The NFPA Life Safety Code is among the most widely adopted NFPA consensus products; having issued its First Edition in 1913. Free public access to the current edition is linked below:
Since the 2009 revision we have focused our attention on three chapters that directly influence the safety and sustainability agenda of the US education facility industry:
Chapters 12 & 13 / Assembly Occupancies. A great deal of the square-footage under the stewardship of educational organizations are lecture halls, theaters, athletic venues, et al.
Chapters 14 & 15 / Educational Occupancies. An occupancy used for educational purposes through the tweflth grade by six or more persons for 4 or more hours per day, et al
Chapter 18 & 19 / Health Care Occupancies. We limit our interest to university-affiliated healthcare enterprise square footage; though we recognize that there is very little difference in life safety concepts between university affiliated and private/corporate healthcare facilities. Many corporate healthcare enterprises are “branded” with university affiliations because relationships with teaching and research enterprises is good for business. Where there are differences in life safety for healthcare facilities lie in the electrotechnologies of stand-alone campuses which we follow with the IEEE Education & Healthcare Facilities Committee.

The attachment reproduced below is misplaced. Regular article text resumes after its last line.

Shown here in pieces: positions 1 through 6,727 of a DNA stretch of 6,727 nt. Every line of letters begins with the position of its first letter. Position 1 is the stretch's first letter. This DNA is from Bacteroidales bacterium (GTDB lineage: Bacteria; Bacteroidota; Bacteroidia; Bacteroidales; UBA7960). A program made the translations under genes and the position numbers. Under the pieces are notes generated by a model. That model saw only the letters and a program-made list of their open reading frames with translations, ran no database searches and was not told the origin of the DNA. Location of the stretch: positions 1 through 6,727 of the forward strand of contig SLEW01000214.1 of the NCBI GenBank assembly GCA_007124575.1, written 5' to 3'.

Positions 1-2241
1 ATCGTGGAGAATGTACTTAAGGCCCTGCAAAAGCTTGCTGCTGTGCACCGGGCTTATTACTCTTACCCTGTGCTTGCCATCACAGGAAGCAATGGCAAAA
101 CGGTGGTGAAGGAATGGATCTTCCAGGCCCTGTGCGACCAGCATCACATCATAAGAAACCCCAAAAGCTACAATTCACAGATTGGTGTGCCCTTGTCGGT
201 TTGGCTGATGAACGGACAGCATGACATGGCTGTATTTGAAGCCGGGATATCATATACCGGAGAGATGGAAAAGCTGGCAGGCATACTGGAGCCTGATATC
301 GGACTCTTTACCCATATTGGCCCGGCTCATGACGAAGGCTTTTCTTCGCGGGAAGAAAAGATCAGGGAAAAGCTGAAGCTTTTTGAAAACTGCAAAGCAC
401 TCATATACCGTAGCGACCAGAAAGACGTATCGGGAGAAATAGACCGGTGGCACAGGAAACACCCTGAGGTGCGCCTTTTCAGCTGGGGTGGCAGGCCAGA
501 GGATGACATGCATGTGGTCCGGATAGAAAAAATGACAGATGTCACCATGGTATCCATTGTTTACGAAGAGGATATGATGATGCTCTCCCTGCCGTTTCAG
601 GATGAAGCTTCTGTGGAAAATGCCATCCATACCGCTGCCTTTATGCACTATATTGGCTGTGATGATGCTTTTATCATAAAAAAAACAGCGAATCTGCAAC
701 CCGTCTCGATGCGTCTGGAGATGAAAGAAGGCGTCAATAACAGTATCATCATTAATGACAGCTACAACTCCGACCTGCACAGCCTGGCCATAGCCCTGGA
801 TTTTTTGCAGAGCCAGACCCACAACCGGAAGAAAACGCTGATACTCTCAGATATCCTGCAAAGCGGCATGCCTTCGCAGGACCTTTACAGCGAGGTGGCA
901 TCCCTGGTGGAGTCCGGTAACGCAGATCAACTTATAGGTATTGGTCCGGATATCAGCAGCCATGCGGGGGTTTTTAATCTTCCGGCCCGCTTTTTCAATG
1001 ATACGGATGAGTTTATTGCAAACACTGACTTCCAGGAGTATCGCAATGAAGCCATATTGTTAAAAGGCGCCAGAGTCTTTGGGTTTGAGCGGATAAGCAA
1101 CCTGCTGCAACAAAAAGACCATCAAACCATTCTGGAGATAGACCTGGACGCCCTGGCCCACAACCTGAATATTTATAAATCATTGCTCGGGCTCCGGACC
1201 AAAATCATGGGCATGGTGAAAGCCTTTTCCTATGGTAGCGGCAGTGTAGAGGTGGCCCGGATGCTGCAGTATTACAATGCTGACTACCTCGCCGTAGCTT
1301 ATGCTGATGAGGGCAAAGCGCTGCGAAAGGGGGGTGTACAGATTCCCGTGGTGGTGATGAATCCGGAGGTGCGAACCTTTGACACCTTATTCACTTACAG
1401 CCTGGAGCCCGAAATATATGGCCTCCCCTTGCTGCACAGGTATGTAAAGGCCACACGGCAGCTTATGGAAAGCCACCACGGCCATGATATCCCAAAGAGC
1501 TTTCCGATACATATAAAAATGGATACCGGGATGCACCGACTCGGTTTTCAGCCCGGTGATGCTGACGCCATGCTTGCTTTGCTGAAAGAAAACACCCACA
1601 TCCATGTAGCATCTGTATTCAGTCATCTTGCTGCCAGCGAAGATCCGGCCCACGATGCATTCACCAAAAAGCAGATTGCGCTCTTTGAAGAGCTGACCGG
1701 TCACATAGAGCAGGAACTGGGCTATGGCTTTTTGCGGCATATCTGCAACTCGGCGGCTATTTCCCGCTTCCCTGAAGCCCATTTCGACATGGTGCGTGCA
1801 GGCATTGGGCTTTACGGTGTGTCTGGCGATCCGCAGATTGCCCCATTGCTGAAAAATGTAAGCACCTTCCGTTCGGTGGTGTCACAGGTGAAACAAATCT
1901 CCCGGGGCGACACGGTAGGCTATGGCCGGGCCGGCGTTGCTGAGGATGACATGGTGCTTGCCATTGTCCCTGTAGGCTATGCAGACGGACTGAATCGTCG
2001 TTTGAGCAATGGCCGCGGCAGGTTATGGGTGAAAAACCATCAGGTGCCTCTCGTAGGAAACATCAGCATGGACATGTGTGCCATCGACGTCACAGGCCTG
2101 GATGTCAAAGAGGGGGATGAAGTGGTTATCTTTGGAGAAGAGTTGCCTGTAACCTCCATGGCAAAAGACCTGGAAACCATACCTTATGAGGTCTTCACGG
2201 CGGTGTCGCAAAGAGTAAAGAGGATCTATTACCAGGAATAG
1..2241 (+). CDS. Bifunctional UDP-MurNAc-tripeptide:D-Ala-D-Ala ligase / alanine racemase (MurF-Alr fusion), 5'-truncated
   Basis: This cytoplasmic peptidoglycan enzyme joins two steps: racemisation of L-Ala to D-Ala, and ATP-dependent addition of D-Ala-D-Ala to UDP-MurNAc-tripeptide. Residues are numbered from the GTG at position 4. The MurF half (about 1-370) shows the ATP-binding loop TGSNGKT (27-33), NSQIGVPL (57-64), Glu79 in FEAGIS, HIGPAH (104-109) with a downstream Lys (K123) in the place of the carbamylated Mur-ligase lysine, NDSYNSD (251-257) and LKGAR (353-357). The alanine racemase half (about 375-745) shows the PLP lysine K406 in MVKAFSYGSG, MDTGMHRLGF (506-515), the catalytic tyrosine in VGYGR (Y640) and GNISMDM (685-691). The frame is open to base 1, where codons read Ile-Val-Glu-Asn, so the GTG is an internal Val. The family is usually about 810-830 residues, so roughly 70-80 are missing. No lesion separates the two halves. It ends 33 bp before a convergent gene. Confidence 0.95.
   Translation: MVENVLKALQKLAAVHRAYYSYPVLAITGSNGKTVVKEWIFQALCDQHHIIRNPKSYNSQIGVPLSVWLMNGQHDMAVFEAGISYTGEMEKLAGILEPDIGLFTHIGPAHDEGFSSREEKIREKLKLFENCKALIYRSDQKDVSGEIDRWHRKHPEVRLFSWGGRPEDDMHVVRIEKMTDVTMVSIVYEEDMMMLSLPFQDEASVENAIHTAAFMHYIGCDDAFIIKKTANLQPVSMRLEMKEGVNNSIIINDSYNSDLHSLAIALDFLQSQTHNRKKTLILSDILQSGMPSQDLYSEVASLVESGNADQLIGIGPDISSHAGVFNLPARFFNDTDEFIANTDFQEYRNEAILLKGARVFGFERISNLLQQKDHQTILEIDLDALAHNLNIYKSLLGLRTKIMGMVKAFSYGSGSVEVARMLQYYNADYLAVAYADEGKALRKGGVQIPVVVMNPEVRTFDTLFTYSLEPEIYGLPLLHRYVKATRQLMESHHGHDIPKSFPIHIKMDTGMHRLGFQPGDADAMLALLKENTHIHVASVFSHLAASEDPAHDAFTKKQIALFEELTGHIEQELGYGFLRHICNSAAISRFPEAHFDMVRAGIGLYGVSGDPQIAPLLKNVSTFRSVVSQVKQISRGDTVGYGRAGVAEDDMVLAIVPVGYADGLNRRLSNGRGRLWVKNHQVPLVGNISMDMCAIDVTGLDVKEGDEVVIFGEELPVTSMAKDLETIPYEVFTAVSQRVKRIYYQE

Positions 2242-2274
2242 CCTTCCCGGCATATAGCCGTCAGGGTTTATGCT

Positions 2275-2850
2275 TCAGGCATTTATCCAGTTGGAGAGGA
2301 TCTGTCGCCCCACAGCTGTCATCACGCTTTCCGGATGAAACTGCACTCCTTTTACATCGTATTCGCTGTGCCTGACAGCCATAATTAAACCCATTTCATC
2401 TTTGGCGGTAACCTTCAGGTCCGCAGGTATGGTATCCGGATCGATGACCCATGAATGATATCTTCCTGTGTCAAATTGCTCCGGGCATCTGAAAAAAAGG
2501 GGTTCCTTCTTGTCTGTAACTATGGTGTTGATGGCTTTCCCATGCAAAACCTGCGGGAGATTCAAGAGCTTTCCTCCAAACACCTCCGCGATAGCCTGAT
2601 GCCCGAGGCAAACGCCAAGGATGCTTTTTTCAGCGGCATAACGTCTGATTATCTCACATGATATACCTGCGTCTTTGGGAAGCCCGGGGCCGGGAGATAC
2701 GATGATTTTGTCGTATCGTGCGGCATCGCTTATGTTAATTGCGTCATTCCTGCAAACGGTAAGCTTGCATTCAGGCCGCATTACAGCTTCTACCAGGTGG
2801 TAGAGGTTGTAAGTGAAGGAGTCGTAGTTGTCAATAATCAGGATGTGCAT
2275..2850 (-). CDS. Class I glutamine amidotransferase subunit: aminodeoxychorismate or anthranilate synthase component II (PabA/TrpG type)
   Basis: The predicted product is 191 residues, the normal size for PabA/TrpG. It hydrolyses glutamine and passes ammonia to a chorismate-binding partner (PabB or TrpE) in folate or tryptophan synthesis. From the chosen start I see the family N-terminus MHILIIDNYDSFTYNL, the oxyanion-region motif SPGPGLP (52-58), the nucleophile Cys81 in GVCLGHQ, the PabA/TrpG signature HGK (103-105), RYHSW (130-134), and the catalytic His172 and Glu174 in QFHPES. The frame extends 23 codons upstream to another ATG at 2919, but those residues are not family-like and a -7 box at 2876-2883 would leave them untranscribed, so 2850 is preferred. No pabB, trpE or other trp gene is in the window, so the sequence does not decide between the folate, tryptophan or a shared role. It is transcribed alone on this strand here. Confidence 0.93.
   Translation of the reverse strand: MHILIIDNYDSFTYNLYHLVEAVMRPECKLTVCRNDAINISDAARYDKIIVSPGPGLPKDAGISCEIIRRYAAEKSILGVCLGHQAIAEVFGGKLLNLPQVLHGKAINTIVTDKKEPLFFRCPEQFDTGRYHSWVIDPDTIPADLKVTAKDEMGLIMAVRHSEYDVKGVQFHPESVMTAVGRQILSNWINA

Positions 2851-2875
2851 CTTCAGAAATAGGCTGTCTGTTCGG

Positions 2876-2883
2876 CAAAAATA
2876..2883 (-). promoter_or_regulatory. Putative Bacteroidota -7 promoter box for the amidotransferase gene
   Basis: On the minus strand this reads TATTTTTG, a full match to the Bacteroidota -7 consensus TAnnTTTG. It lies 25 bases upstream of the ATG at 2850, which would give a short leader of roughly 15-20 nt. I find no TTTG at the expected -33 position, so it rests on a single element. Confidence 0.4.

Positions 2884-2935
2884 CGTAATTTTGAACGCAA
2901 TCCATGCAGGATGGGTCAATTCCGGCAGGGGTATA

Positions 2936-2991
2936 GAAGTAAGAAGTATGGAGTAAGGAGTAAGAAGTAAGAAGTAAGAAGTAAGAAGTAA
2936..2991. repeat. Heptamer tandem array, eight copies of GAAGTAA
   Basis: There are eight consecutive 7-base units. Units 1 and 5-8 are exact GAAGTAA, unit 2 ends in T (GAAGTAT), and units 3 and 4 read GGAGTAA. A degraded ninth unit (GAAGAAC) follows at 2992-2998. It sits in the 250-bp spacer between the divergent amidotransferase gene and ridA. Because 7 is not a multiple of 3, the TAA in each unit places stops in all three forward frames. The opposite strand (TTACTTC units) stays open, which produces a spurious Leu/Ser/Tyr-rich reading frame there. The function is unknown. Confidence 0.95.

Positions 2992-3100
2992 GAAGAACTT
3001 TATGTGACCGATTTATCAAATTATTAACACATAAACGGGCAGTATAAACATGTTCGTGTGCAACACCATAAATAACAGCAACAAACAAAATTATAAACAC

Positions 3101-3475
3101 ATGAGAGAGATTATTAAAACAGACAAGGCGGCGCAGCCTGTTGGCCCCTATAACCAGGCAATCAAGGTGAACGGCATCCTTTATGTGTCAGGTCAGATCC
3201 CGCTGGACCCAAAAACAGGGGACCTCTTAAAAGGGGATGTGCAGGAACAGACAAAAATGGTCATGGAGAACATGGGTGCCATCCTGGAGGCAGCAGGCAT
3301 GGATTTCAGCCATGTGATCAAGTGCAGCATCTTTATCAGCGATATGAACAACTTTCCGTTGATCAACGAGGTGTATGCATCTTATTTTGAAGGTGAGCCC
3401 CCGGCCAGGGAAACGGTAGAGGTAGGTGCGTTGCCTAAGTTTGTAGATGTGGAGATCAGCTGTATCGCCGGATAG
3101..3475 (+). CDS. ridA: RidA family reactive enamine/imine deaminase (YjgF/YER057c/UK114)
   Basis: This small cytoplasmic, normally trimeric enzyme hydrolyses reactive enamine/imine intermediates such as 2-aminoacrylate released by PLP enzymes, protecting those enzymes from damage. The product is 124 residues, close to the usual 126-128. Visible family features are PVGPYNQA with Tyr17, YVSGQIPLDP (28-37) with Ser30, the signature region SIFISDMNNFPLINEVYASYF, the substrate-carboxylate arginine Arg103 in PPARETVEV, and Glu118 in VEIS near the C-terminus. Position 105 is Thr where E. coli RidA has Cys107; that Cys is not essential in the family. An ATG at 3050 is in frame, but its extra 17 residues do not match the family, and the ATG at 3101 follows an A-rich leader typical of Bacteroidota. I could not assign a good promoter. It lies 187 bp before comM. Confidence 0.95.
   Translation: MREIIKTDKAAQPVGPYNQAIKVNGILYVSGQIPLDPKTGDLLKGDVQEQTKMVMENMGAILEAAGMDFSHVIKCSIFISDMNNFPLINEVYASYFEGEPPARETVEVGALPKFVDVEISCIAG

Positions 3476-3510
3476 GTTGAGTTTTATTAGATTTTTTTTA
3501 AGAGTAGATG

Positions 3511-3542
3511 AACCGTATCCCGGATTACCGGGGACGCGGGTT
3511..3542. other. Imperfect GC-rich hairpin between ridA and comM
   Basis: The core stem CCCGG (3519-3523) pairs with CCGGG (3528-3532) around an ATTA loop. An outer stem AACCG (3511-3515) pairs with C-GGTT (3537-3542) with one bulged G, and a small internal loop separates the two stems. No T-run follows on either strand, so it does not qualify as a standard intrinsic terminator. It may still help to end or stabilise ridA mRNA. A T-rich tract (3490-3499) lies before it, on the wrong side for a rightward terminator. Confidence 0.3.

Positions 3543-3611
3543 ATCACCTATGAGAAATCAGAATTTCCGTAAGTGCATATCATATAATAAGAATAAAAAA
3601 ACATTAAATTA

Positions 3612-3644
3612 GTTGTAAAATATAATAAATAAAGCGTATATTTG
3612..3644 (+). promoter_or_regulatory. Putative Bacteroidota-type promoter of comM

Chapters 28 & 29 / Hotels and Dormitories. A building in which group sleeping accommodations are provided for more than 16 persons, et al.
The foregoing definitions received more granular treatment in Chapter 3 and “roughly” correlate with changes in International Code Council consensus products.
We find an above average number of user-interest technical committee members on NFPA 101 committees; notably Lee County School District (Florida), Florida School Boards Association, University of Kentucky, The Church of Jesus Christ of Latter-day Saints, Fairfax County Public Schools, US Department of the Air Force, Anne Arundel County Public Schools, University of Texas at Austin, Drexel University, University of Michigan, Indiana University Health.
We applaud these organizations and experts because a school district, college or university makes a long-term investment in such expertise. This is far from the case in other areas of the $300 billion annual spend of the US education facility industry (See our ABOUT)
Most of our work since the 2009 edition involved proposing more specifics about student residence halls — especially kitchen fire safety. We believed, and still believe, that student dormitories are different from hotels, documented in the link below:
We continue to follow action in the foregoing sections of NFPA 101 and link the transcripts of the technical committee on residential occupancies:
After the Second Draft Report is released on or before January 22, 2020 we will have until February 19, 2020 to submit more public comment through the NITMAM process.
We keep the Life Safety Code on the agenda of our monthly Fire Protection and our Design Guidelines & Specifications teleconference. We also cover it in our Facility Asset Management teleconferences which we schedule on an as-needed basis. All teleconferences are open to everyone with two clicks. See our CALENDAR for the next online meetings.